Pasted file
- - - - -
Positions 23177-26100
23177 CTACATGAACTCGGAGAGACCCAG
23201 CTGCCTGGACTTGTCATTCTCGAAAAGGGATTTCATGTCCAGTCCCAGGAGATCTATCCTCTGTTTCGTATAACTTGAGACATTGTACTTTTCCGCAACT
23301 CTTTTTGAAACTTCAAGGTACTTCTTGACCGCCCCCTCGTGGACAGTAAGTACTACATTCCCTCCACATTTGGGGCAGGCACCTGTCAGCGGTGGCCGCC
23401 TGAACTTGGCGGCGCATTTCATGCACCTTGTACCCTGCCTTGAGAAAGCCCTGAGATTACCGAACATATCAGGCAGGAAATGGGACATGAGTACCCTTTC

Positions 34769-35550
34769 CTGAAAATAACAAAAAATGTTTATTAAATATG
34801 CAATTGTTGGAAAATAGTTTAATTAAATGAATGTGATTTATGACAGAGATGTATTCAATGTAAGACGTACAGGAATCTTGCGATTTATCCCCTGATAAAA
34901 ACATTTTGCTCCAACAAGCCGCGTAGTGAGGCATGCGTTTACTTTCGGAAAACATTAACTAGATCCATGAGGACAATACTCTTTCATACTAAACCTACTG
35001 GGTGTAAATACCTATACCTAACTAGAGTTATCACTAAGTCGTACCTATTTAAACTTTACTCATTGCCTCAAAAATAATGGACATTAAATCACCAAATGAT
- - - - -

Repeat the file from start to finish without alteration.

Positions 23177-26100
23177 CTACATGAACTCGGAGAGACCCAG
23201 CTGCCTGGACTTGTCATTCTCGAAAAGGGATTTCATGTCCAGTCCCAGGAGATCTATCCTCTGTTTCGTATAACTTGAGACATTGTACTTTTCCGCAACT
23301 CTTTTTGAAACTTCAAGGTACTTCTTGACCGCCCCCTCGTGGACAGTAAGTACTACATTCCCTCCACATTTGGGGCAGGCACCTGTCAGCGGTGGCCGCC
23401 TGAACTTGGCGGCGCATTTCATGCACCTTGTACCCTGCCTTGAGAAAGCCCTGAGATTACCGAACATATCAGGCAGGAAATGGGACATGAGTACCCTTTC

Positions 34769-35550
34769 CTGAAAATAACAAAAAATGTTTATTAAATATG
34801 CAATTGTTGGAAAATAGTTTAATTAAATGAATGTGATTTATGACAGAGATGTATTCAATGTAAGACGTACAGGAATCTTGCGATTTATCCCCTGATAAAA
34901 ACATTTTGCTCCAACAAGCCGCGTAGTGAGGCATGCGTTTACTTTCGGAAAACATTAACTAGATCCATGAGGACAATACTCTTTCATACTAAACCTACTG
35001 GGTGTAAATACCTATACCTAACTAGAGTTATCACTAAGTCGTACCTATTTAAACTTTACTCATTGCCTCAAAAATAATGGACATTAAATCACCAAATGAT